Cranes on the Platte River

Cranes on the Platte River

Between February and April, more than half a million sandhill cranes gather on the PLatte River in central Nebraska, staging for a journey that ends as far north as eastern Siberia.

By Jonathan Rosen
Published: January-February 2013

On my drive back to the Omaha airport, I stop at a field a few exits off of I-80, not far from Kearney. I've received a murmured suggestion, more like a gambling tip, that I look there for a "big white bird," code for a highly endangered whooping crane. Like sandhills, whoopers are an ancient species but proof that nature does not have a first hired, last fired policy--there were only 15 individuals in 1941, and even today, after vigorous conservation and breeding efforts, there are fewer than 400 whooping cranes left in the wild.

Just as sandhills are the most numerous, whoopers are the scarcest of the world's 15 species of cranes, but the two species overlap at various points on their journey, and just a few weeks after I leave Nebraska, 11 are seen in the Platte from the blinds at Rowe. I've long wanted to see whooping cranes, snow-white birds with black wingtips that, at five feet, are the tallest North American bird, as well as one of the rarest. It is because of the whoopers' endangered status that Federal money can be used to maintain the Platte, which in turn benefits sandhills and other species. It is the whooping cranes that carry their far more numerous cousins on their endangered backs.

I fail to find the whooper at the designated exit, though there are plenty of sandhills grazing and flapping. Nothing demotes a magnificent bird faster than redefining it as "not the bird I'm looking for." Still, I know I will pine for these birds as soon as I'm back in New York. And both species should be held together in the mind, the white bird somehow the shadow of the gray one, a reminder of the threat of extinction in the midst of abundance, and of the double vision required by birdwatching.  

This story originally ran in the January-February 2013 issue as "Lords of the Dance."


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Cranes Need Help Now!

I have seen recent news articles on television and the Internet that WI is asking for public comments on a nonlethal repellent that can be put on corn seeds to keep the cranes from eating it. Apparently they eat the seed once and then are repelled from eating it again. It just breaks my heart that this is now being considered. It seems like every time we get a species (any species bird or other) back from the brink of extinction that we then put a hunting limit in place or try and drop the numbers down in some form or manner. I realize that farmers have a concern about their crops, but something just doesn't seem right about the way we go about taking care of our animals.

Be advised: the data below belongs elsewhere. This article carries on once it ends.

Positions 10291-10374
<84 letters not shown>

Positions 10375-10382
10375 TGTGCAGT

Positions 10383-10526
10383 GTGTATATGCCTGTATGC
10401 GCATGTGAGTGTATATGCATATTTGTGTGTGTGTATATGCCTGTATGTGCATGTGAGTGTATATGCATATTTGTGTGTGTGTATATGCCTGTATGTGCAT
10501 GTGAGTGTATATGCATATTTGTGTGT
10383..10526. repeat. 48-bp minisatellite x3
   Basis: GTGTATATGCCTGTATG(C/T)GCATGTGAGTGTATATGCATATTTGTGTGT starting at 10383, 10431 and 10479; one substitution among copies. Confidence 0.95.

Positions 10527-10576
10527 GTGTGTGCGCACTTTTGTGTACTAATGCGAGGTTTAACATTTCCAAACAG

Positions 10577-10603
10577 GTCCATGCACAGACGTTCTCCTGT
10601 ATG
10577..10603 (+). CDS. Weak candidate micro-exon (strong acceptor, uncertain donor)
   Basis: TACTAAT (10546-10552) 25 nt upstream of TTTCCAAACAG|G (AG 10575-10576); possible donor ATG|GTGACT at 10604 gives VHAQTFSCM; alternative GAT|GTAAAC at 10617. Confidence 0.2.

GMO corn

I worry how GMO corn will impact wildlife

Sandhill Cranes

What do you suppose the cranes ate before we started raising corn out here?

Sandhill Cranes

The Sandhill Cranes migrate through Star Valley, Wyoming every spring and fall by the hundreds, if not thousands. The major crop is hay, but there are also plenty of insects, mice, voles, frogs, snakes, and Three Rivers full of fish. I have photographed them pecking in the farmer's field behind our property, and in the nearby Alpine Elk Reserve where they spread out hay each winter to feed the Elk. But I think the main purpose for the Cranes flying through Star Valley is to gain altitude for their long flight south. Heavy winds flow across the Palisades Reservoir into the Three Rivers area in Alpine and cause an updraft as they hit the mountain peaks there. I witnessed several flocks of White Pelicans circling over that area to gain several thousand feet of altitude before they turned and flew south. That's how high the Cranes are when they fly over our home during migration. Sometimes so high I can barely see them. The only way that I know they are there is because their raucous calls echo off the mountain peaks all the way. There's no sound like it.

Sandhill Cranes on the Platte River


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